Bon Jovi offers self-help, catchy choruses
``What About Now‘’
(Island Def Jam)
Why does Bon Jovi crank out an unending string of relentlessly upbeat, unavoidably catchy songs in the style that made the Jersey boys famous 30 years ago and kept them there `till now?
Because they can.
The band‘s 12th album, ``What About Now,’‘ fairly bursts with the encouraging self-help anthems that have long defined the Bon Jovi sound and style, from the early days of Tommy and Gina ``Livin’ on a Prayer‘’ to keeping the faith and realizing ``It‘s My Life.’‘
One listen to ``Because We Can’‘ and its chorus will be burned into your brain forever. It’s one of many Bon Jovi odes to faithfulness, trust, perseverance and a belief that no matter how bad things get, it‘ll be OK as long as we hold on tight to each other and don’t lose hope.
But the most interesting is ``Room at the End of the World,‘’ where Bon Jovi sings of heaven as a calm, unhurried place where dead roses bloom again, where truth has its turn, where young love never dies, where there‘s no sin and ``where we never said goodbye.’‘
(AP)David Bowie’s ‘The Next Day’
``The Next Day‘’
Many people wondered if there would be a next day for David Bowie, professionally speaking.
Bowie retreated after suffering a heart attack in 2004, leaving many of his fans to wonder if he had retired. He recorded secretly in New York the past couple of years, announced the imminent release of ``The Next Day‘’ on his 66th birthday in January, and has said nothing about its contents publicly.
The album cover and song ``Where Are We Now?‘’ harken back to Bowie‘s fruitful period in Berlin. The moody, atmospheric song has Bowie, in a voice rendered fragile by age, wandering the German streets again. Like ``Heroes,’‘ it ultimately soars and is life-affirming.
It also sounds like nothing else on the disc, not only in tempo but in the personal glimpse it offers. As a songwriter, Bowie is a reporter, and sings of medieval evil, the shamed offspring of a prison warden, a soldier wasted by his work, a gleaming young girl in a rotting world. And, unexpectedly, Bob Dylan, in the roaring rocker ``(You Will) Set the World on Fire.’‘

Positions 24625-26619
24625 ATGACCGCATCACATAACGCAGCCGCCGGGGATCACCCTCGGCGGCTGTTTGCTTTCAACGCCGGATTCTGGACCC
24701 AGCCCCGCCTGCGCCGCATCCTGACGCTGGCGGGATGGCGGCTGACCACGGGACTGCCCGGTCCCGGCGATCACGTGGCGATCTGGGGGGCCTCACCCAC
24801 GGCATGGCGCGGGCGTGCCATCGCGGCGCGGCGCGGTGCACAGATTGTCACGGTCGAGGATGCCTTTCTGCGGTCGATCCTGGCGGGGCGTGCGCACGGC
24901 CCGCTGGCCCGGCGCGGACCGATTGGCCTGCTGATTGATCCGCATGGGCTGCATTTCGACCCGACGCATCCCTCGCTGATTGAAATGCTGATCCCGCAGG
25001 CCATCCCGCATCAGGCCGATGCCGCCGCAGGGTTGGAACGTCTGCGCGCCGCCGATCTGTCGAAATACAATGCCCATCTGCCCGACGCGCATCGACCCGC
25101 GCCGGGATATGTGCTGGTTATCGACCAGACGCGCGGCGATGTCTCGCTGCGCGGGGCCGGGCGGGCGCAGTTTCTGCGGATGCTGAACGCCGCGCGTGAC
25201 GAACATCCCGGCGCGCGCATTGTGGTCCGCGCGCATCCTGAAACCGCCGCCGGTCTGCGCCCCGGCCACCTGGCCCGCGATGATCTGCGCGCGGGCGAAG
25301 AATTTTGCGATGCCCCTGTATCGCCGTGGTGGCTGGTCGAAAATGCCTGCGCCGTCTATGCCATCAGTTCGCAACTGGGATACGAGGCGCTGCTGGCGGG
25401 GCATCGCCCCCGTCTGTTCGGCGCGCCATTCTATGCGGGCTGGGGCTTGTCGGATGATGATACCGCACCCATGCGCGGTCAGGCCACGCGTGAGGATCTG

(AP)Brecker blossoms on King-Taylor tribute
This collection of James Taylor and Carole King songs marks Amanda Brecker’s U.S. recording debut, but the singer has a rich musical pedigree. She‘s the daughter of noted jazz trumpeter Randy Brecker and Brazilian singer-pianist Eliane Elias, and has performed with her mother since she was 8.
Her background gives her the confidence to perform classic songs like ``So Far Away,’‘ ``Something In the Way He Moves’‘ and ``Sweet Baby James’‘ in a relaxed, respectful manner _ with a few jazzy embellishments _ that caresses the lyrics without over-the-top vocal displays.
Producer Jesse Harris brought in several King-Taylor collaborators such as bassist Lee Sklar and drummer Russ Kunkel, whose tasteful accompaniment enhances but never overwhelms the vocals. Brecker gives her most impassioned performance on ``You’ve Got A Friend,‘’ tastefully backed only by jazz pianist Larry Goldings, a frequent Taylor partner.
The only original ``You Were Mine‘’ hints at Brecker‘s songwriting talent. While ``Blossom’‘ showcases her vocal talents, her next album hopefully will reveal more of her musical personality.